John Tomase

Alex Cora cleverly leans into ‘Underdog' vibes around Red Sox

Alex Cora and his players appear eager to prove their own front office wrong.

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For a while now Alex Cora has sounded OK letting his frustrations bubble to the surface, and now he's literally wearing them.

The Red Sox manager's choice of undergarments provides insight into his club's motivation for a September playoff push, and it's not subtle.

Cora has been wearing a T-shirt emblazoned with the block U of 1960s cartoon superhero Underdog, which was a gift from catching coordinator Jason Varitek. The reference is obvious: Chief baseball officer Chaim Bloom labeled the Red Sox underdogs while explaining why he didn't add at the trade deadline, implying the long odds dissuaded him from pushing beyond his comfort zone.

It's safe to say that message has reached the clubhouse, and if the players and coaches are rallying around it, Bloom probably wouldn't object, especially if it produces more series like this weekend's sweep of the Yankees.

For his part, Cora said the shirt isn't meant to send a message, but is simply a gag.

"It's not a theme in the clubhouse," he told reporters this weekend, including Chris Cotillo of MassLive.

Forgive my skepticism, but that's tough to swallow. After all, there was something about the postgame scene in New York that suggests the Red Sox are playing with the fire of a team that has tasted its own blood and plans on counterpunching. Per The Athletic, closer Kenley Jansen summoned Cora out of his postgame press conference to fire up the troops, and a beer-soaked Cora also reacted with I-don't-give-an-eff defiance by ripping the bad umpiring that led to his ejection.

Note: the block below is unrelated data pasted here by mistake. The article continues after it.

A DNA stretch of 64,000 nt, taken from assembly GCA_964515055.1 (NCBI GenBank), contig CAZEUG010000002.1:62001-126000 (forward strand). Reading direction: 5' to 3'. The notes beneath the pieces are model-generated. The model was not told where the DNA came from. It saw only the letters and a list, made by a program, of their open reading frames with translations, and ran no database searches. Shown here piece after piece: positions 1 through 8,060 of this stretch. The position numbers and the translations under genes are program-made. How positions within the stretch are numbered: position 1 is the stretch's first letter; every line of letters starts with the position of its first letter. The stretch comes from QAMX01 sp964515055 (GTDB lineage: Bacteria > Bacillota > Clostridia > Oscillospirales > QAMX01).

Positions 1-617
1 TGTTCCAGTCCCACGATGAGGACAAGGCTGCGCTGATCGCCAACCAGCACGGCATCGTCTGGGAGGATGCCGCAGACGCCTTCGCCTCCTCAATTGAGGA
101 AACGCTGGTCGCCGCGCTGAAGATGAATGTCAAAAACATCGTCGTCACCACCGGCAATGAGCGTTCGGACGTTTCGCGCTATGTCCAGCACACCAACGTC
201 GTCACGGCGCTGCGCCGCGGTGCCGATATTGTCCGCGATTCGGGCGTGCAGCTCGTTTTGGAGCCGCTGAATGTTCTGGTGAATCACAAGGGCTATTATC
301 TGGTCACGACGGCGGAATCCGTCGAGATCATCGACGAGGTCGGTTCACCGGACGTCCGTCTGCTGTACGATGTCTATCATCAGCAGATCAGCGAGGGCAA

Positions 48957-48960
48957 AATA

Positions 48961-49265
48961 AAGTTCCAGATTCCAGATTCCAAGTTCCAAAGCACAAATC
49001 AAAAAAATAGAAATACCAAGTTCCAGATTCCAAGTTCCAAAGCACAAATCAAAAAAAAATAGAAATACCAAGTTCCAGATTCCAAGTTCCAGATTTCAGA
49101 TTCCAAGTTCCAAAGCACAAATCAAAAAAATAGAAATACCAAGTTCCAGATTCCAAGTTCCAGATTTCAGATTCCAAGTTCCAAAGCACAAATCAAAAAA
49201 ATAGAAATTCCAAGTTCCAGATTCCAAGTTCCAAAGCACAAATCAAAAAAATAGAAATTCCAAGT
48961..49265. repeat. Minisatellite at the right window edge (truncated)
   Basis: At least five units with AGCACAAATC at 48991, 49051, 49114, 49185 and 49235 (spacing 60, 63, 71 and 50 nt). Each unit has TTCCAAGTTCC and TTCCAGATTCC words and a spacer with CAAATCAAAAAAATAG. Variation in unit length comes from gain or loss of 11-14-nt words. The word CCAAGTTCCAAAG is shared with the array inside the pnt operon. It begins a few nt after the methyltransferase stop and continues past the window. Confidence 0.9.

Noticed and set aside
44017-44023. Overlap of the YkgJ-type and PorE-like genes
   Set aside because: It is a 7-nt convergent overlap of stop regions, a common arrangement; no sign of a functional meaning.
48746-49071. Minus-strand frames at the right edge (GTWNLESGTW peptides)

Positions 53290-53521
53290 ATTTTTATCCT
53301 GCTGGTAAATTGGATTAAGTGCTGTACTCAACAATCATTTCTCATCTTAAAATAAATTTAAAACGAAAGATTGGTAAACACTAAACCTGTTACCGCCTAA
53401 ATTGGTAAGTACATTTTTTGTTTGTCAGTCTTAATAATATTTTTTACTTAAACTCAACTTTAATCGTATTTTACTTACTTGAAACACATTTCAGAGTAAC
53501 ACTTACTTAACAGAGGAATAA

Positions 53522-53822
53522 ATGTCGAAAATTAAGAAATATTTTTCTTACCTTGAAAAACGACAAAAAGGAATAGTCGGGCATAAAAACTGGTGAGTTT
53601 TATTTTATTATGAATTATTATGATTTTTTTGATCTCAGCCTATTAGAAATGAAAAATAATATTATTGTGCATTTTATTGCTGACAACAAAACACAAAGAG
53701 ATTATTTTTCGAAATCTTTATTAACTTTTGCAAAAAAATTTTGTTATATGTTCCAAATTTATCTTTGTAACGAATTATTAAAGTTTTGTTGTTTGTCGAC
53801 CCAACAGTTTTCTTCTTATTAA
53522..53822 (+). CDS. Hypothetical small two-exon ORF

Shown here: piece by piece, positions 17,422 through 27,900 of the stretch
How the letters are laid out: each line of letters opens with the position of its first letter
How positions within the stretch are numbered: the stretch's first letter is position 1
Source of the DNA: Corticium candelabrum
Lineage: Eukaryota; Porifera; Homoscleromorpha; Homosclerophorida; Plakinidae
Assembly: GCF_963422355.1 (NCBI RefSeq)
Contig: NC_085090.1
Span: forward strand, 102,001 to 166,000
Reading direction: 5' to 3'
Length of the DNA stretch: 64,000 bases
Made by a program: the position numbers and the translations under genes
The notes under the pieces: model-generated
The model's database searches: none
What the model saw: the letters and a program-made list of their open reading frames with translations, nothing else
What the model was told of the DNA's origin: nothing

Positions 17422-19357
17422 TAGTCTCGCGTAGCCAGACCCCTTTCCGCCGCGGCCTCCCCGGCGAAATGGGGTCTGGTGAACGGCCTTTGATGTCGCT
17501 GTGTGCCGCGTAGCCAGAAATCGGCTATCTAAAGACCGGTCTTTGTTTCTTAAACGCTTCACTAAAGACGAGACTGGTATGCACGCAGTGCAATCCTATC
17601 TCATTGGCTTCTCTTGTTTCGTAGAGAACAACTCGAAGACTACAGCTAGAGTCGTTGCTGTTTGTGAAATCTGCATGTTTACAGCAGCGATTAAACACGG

It's entirely possible that reality will derail the Red Sox in Houston this week, especially with Mookie Betts and the turbocharged Dodgers coming to Boston right after, but in the meantime, Cora advertising his chief baseball officer's words qualifies as a fascinating development.

It's not like it's an isolated incidence. Before the trade deadline, Cora said it's about winning, not prospect rankings. Then, after being swept by the Blue Jays and benching outfielder Alex Verdugo in early August, he noted that everyone needs to be available, pointedly including "analysts" on his list.

And now the Underdog shirt, which is deliciously subversive. It suggests that the players and coaches want to prove the front office wrong as much as the external doubters. It's a powerful motivator, and we'll soon find out how far it can carry the, dare we say it, underdog Red Sox.

They may ultimately fall short of the playoffs, especially with the Mariners certifiably on fire and facing a much easier remaining schedule. And we probably shouldn't make too much of dispatching the woebegone New Yorkers, who have lost eight in a row during a freefall that is reaching terminal velocity.

The Mariners just swept the Astros in Houston to claim the wild card lead and pull within a half game of the defending World Series champs. The Red Sox are about to play the Astros seven times in 10 days, and Houston is in no position to take anyone lightly. A Red Sox four-game sweep this week would vault them past Houston in the wild card race.

That's getting way ahead of the game, of course, since the Red Sox haven't swept the Astros on the road since 2013. There's also the matter of their killer schedule, which is the toughest remaining in the American League and second overall only to the Rockies, per Tankathon. Toronto (23rd), Seattle (26th), and Houston (28th), have things much easier by comparison.

But do you know who never let long odds stop him? Underdog. Speed of lightning, roar of thunder, he fought crime with an oversized cape and a prominent U on his chest.

That the Red Sox manager feels comfortable wearing the same thing tells us plenty.

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